This Week in Making: Adam Savage’s Makerspace Tour, Duct Tape Prom Dresses, and More

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This Week in Making: Adam Savage’s Makerspace Tour, Duct Tape Prom Dresses, and More

Artisan’s Asylum

Adam Savage recently took a tour of Artisan’s Asylum, a 40,000 square-foot, 400-member community fabrication center located just outside of Boston. The Asylum is entirely community run and funded, and features spaces for makers to build, share, and take classes.

Five minutes into the tour, all I can think about is how much I wish a place like Artisan’s Asylum existed on the west coast. It looks like an incredible place to visit and an excellent opportunity to pick up new skills or bounce around ideas on a troublesome project. A friend of mine starts grad school at Boston University in the fall. I am definitely going to use a friendly visit as an excuse to check this place out.

Stuck at Prom

Vote now in the Stuck at Prom Scholarship Contest. This annual scholarship awards $50,000 cash prizes to participants who craft the best prom dresses and tuxes out of duct tape. Finalists were just announced, and now you can vote on who you think should win first place. Public voting stays open until July 5.

Just because you are going to prom solo does not mean you cannot participate in Stuck at Prom. Vote for your favorite solo participant as well.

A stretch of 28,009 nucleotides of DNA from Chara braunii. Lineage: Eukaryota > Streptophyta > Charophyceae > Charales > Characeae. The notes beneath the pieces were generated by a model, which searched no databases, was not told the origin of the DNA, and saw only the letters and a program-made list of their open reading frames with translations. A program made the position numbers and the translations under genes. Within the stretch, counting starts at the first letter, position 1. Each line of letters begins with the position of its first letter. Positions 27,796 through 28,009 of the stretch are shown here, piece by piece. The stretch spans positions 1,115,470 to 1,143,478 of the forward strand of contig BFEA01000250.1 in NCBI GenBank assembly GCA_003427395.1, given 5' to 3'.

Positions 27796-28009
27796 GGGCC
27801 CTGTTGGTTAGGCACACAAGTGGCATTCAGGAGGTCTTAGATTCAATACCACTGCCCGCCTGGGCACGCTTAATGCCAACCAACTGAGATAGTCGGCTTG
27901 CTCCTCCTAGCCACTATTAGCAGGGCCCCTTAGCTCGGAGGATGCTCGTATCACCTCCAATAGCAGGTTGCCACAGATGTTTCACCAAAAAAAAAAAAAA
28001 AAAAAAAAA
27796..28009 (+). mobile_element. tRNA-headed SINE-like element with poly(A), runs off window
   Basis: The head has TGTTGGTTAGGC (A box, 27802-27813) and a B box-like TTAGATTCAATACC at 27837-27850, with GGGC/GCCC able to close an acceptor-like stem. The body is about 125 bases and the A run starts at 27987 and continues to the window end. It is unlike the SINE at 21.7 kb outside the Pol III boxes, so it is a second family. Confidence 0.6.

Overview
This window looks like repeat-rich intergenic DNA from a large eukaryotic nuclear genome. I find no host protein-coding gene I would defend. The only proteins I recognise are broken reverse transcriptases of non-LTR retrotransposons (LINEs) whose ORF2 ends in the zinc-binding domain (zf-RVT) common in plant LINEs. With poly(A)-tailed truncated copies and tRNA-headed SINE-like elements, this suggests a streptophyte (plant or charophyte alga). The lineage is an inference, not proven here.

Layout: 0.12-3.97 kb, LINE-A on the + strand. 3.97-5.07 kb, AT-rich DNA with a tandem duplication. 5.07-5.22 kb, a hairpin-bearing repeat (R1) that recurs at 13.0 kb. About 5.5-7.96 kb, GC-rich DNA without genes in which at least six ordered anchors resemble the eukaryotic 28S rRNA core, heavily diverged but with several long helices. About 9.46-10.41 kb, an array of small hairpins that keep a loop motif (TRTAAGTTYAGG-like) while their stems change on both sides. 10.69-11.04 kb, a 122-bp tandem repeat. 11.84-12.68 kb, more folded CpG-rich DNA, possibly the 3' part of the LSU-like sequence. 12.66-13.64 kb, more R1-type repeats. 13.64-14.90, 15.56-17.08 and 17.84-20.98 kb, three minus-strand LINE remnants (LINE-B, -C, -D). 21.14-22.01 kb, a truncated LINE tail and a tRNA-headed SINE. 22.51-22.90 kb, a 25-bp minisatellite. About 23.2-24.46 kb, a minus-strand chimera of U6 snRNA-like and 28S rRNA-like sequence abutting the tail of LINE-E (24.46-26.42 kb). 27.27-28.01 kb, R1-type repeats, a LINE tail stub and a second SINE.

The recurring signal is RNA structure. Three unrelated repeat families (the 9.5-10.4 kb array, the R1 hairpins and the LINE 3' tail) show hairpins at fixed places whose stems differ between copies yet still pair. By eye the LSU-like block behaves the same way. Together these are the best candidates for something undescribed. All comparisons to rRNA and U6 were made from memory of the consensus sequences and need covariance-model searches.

Table-Sized Controller

Retro-bit (@RetroBitGaming) specializes in making it easier for modern day gamers to play the video games of the past. Their specialty is creating new versions of old consoles that allow gamers to play video games for the 8-bit NES, 16-bit SNES, and Sega Genesis without having to go out and find (or fix) those consoles.

I stopped by Retro-bit’s booth at this year’s E3 (June 13-15), to see if they had anything new and exciting to share. I was greeted by the Retro-bit Mega Table, a coffee table that also acts as an old school video game controller. I tried the table at E3, and I will admit it took some getting used to. However, after a few games, the giant controller felt second nature.

Retro-bit hopes to launch the coffee table this year, and sell the table for around $500. That price may differ depending on the success of the table’s soon-to-be-announced Kickstarter campaign. You can stay updated on the table’s status via Retro-bit’s homepage.

Virtual Reality Gets Bigger

I also got to play around with Microdose VR at E3. Most VR experiences are solo affairs, but Microdose puts players within an enclosed space while wearing the VR headset so friends can exist within the 3D virtual world alongside the player and see what they see.

Currently, Microdose makes games that are interactive musical pieces of art. They are all really cool and easy to get lost in, but I hope this tech can be reapplied to other types of games or new styles of filmmaking in the future. I think it would be cool to be able to play within a virtual space while your friends are able to see things above and behind you and offer hints and advice.

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Jordan has spent much of his life writing about his many geeky pastimes. He's particularly passionate about indie game design and Japanese art, but loves interacting with creators from all walks of life.

View more articles by Jordan Ramée


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